The NSW Small Business Commissioner has called for a code of conduct to improve dispute resolution for small businesses using digital marketplaces and other digital platforms like Amazon, eBay and Facebook. The code would ensure more timely redress for small businesses and in doing so protect their business operations and activity.
“Small businesses are more reliant on digital trading platforms than ever before and during COVID-19 these platforms have provided many small businesses with their only shopfront,” Commissioner Chris Lamont said.
“Given the increasing reliance on these platforms, it is vital that they commit to a code of conduct to address the concerns of platform users, particularly where it involves conduct that could potentially be in breach of the Australian Consumer Law.’’
His comments were made in a submission to the Australian Competition and Consumer Commission’s Digital Platforms Inquiry.
The Commissioner said some digital platforms were becoming increasingly powerful and dominant market players arguably shared similarities with regulated infrastructure like telecommunications.
The Commission has received a number of complaints from small businesses about being unexpectedly locked out of a platform or having difficulty communicating with the platform to resolve issues, including:
- The suspension of a small business from Amazon after accidentally providing incorrect shipping numbers. This small business attempted to contact the digital platform in relation to the matter. While the business had rectified the error, they were unsuccessful in their attempt to get in contact with a representative to lift the suspension.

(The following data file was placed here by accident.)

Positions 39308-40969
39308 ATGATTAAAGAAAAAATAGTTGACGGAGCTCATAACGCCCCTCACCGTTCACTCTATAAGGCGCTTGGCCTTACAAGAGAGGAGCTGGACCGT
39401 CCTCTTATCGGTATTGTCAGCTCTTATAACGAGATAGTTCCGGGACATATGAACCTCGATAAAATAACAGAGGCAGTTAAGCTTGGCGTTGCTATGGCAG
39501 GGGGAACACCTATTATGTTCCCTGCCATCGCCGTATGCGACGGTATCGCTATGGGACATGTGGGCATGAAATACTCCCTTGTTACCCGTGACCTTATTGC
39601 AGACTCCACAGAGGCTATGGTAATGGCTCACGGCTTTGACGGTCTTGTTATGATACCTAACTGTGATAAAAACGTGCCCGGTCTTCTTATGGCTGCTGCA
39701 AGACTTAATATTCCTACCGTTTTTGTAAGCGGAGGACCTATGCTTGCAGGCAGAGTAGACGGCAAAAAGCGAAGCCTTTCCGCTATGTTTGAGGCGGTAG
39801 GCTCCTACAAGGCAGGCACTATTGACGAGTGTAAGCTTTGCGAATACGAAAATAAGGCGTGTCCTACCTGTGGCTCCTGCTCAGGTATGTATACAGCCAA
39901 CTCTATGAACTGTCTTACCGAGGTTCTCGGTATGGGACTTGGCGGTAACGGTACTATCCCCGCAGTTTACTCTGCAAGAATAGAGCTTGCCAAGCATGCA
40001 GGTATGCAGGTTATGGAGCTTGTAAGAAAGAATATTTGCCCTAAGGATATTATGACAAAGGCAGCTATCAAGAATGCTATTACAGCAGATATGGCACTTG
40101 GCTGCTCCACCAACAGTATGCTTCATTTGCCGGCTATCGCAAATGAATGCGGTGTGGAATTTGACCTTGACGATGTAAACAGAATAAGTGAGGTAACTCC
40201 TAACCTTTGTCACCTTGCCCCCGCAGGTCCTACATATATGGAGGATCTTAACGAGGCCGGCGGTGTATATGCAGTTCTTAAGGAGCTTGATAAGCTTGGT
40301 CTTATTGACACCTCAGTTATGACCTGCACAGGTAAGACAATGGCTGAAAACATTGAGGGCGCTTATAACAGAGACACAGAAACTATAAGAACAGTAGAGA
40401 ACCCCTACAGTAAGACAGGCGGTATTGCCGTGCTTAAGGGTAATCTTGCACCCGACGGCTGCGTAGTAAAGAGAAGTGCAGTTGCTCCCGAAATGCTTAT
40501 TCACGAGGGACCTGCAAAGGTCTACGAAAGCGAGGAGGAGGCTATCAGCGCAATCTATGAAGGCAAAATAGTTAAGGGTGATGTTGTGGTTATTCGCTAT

- A Facebook page publishing false reviews about a small business with Facebook refusing to take action on the basis that it hadn’t breached community standards.
- Uber drivers reporting being suddenly locked out of their account with no reason provided by the platform. These drivers may attempt to contact Uber to rectify the situation but in some situations are unable to.
“Without judging the merits of any individual suspension, the Commission is concerned that small businesses, in some cases, appear to experience difficulties having their cases reviewed,” Mr Lamont said.
The Commission envisages the code would apply to a broad range of online marketplaces, including for both goods and services. As part of the voluntary code, platforms would commit to provide mechanisms to resolve disputes, including between platform participants and with the platform itself.